The Horror Zine
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Ramsey Campbell

The November Special Guest Story is by Ramsey Campbell

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Ramsey Campbell

by Ramsey Campbell

Suddenly he wasn't on the bus home after a frustrating day at work but in Greece, in a taverna by the sea. The sky was a block of solid blue; over the plucking of bouzoukis he heard people smashing their empty glasses. Now sunset was turning the sea into lava, and someone like Anthony Quinn was dancing, arms outstretched, at the edge of the taverna, where waves lapped the stones.

Wells emerged from the daydream several streets nearer home. If he couldn't recall having passed through them, that was hardly surprising; beyond the streaming windows of the bus all the streets looked half-erased by rain, smudges and blotches of dull colour. Around him people coughed and spluttered with February chills. No wonder he preferred to anticipate his trip to Greece, the Greece of a film in which a tycoon married an American president's widow.

He ran home as though he were trying to butt the rain aside. The pavements were quivering mirrors of slate. At the top of the hill, rain scrambled over the ruin of the factory. Last week he'd seen the hundred-foot chimney standing for an instant on an explosion of dust before buckling, keeling over, taking with it two hundred jobs.

His house sounded hollow. Except for his bedroom and the living-room, most of it was uncarpeted. Bare scruffy plaster overlooked the stairs, littered the boards of the spare room. That was the way his father had left the house, which was still preferable to Wells' old flat—more of an investment, for one thing. Soon Wells must get on with decorating.

But not tonight: he'd already done enough work for one day, if not for several. When he'd eaten dinner the living-room fire was blazing; flames snatched at the fur of soot on the back of the chimney. Most of his furniture was crowded into the room, including the Yamaha stereo system, the most expensive item in the house.

He sat with a large Scotch while something by Delius wandered, gentle and vague as the firelight. The coughs of the audience were so far back in the stereo arc that they seemed embedded in the wall. At the end of the music, the applause made the room sound huge and deep. He could almost see the flock of hands fly up clapping.

A soprano began singing German, which Wells neither understood nor found evocative. He imagined the conductor's black and white plumage, his gestures at the singer as part of an elaborate mating ritual. Eventually Wells got up and fiddled with the dial. Here was a police call, here was a burst of Chinese, here was a message from a ship out on the Irish Sea. And here was someone whispering beside him, so close that he started back, and the rain came pouring in through the roof.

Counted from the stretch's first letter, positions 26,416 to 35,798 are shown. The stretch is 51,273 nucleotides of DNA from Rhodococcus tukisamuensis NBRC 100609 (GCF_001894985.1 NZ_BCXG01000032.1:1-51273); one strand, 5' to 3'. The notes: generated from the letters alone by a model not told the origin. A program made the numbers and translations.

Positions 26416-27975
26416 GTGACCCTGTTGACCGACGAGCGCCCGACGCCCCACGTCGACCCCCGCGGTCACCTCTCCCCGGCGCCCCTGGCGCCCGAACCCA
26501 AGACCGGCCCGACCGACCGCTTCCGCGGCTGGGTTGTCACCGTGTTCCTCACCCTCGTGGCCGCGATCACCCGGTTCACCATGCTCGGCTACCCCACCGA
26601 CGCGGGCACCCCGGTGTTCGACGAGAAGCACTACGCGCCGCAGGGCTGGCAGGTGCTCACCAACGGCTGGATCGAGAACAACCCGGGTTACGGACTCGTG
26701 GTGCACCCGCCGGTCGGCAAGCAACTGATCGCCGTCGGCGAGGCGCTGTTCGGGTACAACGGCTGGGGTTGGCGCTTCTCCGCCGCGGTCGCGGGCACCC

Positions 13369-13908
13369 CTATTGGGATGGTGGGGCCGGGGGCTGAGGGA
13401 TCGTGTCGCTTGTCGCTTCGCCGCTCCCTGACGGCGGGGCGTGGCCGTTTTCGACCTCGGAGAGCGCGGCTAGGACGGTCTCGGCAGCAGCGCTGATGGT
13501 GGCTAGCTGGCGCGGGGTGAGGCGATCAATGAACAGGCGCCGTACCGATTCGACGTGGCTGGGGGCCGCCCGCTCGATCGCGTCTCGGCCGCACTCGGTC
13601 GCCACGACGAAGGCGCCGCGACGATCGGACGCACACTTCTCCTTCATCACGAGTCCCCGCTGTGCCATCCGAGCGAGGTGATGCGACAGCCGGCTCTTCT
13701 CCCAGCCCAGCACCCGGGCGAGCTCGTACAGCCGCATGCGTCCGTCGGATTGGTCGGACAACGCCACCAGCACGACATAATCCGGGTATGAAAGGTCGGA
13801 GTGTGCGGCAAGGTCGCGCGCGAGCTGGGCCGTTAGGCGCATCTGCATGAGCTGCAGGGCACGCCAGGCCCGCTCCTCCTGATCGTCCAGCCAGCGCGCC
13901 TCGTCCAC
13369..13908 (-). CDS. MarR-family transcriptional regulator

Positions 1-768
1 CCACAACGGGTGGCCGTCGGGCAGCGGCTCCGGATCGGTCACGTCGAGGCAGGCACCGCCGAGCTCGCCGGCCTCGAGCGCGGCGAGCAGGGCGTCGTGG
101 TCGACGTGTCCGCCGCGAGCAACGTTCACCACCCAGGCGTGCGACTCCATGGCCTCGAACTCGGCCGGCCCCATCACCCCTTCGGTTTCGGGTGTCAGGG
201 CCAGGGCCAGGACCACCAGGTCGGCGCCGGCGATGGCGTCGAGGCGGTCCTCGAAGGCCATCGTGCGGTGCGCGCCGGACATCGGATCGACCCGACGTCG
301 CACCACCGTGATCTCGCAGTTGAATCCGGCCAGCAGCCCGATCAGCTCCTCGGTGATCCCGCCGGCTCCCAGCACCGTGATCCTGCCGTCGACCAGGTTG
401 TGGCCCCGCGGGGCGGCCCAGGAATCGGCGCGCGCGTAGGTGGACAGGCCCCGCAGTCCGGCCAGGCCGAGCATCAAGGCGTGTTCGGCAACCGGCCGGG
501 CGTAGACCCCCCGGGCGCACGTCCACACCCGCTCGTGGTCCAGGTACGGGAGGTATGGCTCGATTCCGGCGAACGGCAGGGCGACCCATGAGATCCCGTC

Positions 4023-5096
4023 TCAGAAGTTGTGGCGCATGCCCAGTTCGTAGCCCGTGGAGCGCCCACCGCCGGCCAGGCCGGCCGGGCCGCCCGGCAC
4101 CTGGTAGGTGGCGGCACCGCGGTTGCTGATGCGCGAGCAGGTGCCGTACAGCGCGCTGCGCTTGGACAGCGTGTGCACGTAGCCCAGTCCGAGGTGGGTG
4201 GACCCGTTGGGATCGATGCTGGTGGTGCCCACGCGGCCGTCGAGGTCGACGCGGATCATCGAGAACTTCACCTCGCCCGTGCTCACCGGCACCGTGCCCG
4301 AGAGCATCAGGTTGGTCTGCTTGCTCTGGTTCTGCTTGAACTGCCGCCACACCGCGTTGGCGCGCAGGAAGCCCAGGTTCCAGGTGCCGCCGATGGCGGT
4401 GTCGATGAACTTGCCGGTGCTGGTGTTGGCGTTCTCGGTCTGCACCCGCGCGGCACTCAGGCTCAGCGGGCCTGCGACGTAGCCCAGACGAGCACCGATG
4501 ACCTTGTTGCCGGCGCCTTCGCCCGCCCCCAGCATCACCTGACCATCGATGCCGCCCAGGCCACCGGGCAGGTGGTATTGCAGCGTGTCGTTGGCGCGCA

The voice had a background of rain, that was all. There were two voices, speaking just loudly enough to be heard over the downpour. He couldn't understand what they were saying; even the sound of the language was unfamiliar—not Eastern European, not an Oriental language. Yet he was so impressed by the vividness of the stereo that he sat down to listen.

The two men were in a street, for he could hear the gurgle of roadside drains. It must be dark, for the men were picking their way very hesitantly. Sometimes they slipped—rubble clinked underfoot—and he didn't need to understand the language to know they were cursing.

For a while he listened to the street sounds: the shrill incessant hiss of rain on stone, rain splashing jerkily from broken gutters, dripping on fragments of windows in the houses which loomed close on both sides. It was better than sitting before the fire and listening to a storm outside—or at least it would have been, except that he wished he knew why the man were afraid.

It unnerved him. Had they fled into this area to hide? Surely they would be more conspicuous amid the derelict streets, unless everywhere was like this. Or were they searching for something of which they were afraid? They had lowered their voices; they were certainly afraid that something would hear them, even through the clamour of the rain. Wells found himself listening uneasily for some hint that it was near, listening so intently that at first he didn't realise that the men had fallen silent and were listening too.